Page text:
Generalized immune activation and apoptosis are key characteristics of progressive HIV-1 disease. HIV-1 Tat protein has been linked to skewing of naive T-cell differentiation and apoptosis;however, the exact mechanisms are not clearly defined. The GLI transcription factors are important regulatory proteins that are involved in cellular differentiation, proliferation, apoptosis, and gene transcription. We have discovered putative GLI binding sites in several pro-inflammatory and pro-apoptotic genes. Our proposal focuses on Tbx21 (Tbet) and TGF-21. Based on these data our overall hypothesis is that HIV-1 infection induces GLI protein activation to turn on immune specific genes that induce generalized immune activation and subsequent apoptosis. Furthermore, we hypothesize that HIV-1 Tat induces TGF-21 transcription by binding to GLI2 at the TGF-21 promoter. The goal of this proposal is to further elucidate the mechanisms whereby HIV-1 activates the human GLI transcription factors to induce transcription of genes responsible for immune activation and apoptosis. Specifically, we intend: 1. To elucidate the mechanisms by which HIV-1 modulates Gli transcription factors to induce Tbx21 (Tbet) gene leading to a pro-inflammatory Th1 response. 2. To investigate how HIV-1 Tat interacts with the cellular transcription factors GLI2/3 to induce the pleiotropic cytokine TGF-21, which can skew CD4+ T-cell differentiation and/or apoptosis. The answers to these questions will undoubtedly lead to increased knowledge of viral pathogenesis and general immunology. These unknown pathways would also be worthwhile therapeutic targets to disable the virus'ability to induce generalized immune activation and bystander apoptosis. The implications of understanding how TGF-21 is transcriptionally regulated are not exclusively pertinent to HIV-1 disease. This pleiotropic immunosuppressive and pro-apoptotic cytokine has key roles in other infectious diseases, autoimmunity, and cancer (HTLV-I, multiple sclerosis, gliomas, etc.).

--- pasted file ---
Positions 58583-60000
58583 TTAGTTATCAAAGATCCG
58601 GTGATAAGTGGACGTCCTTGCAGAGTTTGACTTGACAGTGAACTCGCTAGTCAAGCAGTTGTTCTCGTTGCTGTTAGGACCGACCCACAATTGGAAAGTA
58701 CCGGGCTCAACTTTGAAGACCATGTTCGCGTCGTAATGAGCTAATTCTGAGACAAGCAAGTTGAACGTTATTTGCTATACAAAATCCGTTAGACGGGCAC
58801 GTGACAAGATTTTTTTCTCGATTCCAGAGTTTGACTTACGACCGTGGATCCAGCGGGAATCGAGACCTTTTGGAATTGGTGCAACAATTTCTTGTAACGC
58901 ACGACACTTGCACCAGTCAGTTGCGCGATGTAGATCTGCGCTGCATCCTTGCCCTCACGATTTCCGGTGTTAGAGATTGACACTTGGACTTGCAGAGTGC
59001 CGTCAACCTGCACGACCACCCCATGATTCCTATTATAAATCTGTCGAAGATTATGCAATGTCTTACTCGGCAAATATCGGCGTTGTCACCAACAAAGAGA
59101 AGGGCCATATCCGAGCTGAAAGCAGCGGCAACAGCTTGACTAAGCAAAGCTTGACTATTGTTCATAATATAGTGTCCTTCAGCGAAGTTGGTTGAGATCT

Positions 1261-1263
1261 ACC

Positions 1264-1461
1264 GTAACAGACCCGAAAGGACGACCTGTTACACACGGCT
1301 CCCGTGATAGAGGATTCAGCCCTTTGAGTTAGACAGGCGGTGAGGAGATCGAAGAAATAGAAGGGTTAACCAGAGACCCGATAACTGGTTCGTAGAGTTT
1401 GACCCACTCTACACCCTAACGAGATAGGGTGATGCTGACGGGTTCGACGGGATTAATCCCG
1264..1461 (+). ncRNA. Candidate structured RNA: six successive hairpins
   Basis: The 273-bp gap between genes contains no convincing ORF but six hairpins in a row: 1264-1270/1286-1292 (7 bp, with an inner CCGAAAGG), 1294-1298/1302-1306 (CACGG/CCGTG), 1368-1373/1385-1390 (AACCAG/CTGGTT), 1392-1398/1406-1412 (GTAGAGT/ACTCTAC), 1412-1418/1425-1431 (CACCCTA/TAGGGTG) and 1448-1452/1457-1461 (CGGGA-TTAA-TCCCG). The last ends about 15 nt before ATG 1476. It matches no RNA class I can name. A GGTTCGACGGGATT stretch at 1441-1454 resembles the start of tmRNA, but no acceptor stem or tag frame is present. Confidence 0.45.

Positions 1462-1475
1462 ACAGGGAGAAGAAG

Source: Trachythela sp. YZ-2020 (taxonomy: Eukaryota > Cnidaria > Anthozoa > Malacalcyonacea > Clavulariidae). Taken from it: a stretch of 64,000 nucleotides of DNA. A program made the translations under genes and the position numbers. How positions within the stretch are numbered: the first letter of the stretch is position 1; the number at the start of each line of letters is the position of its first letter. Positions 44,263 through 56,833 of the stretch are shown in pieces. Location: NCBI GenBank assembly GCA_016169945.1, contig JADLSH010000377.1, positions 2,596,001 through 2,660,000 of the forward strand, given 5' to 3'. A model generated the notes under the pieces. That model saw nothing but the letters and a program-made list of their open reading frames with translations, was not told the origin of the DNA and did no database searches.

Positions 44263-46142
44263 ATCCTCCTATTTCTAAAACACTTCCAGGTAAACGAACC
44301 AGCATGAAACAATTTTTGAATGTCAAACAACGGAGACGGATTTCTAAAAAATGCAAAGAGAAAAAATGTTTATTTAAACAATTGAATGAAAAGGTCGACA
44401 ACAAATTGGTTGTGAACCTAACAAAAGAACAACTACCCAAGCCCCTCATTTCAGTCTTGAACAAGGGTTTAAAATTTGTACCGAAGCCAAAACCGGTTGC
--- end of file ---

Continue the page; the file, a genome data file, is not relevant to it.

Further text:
Immune suppression is a key characteristic of progressive HIV-1 disease. The persistent down-regulation of antiviral cell-mediated responses and increase of immunoregulatory T-cells during chronic HIV infection disables the immune system's control over viral replication as well as opportunistic infections. The viral proteins HIV gp120 and Tat have been attributed to this immunosuppression, but the underlying mechanisms have not been clearly defined. We have recently found that the glioma (Gli) transcription factors are important in the induction the Tbet protein which is essential in cell-mediated immune response, and that HIV-1 inhibits Gli activity. The goal of this proposal is to further elucidate the mechanisms whereby HIV-1 modulates the human Gli transcription factors to skew T-cell differentiation away from antiviral Th1 cells toward immunosuppressive T-cells. The answers to these questions will undoubtedly lead to increased knowledge of viral pathogenesis and general immunology.
|Furler, Robert L; Uittenbogaart, Christel H (2012) GLI2 regulates TGF-?1 in human CD4+ T cells: implications in cancer and HIV pathogenesis. PLoS One 7:e40874|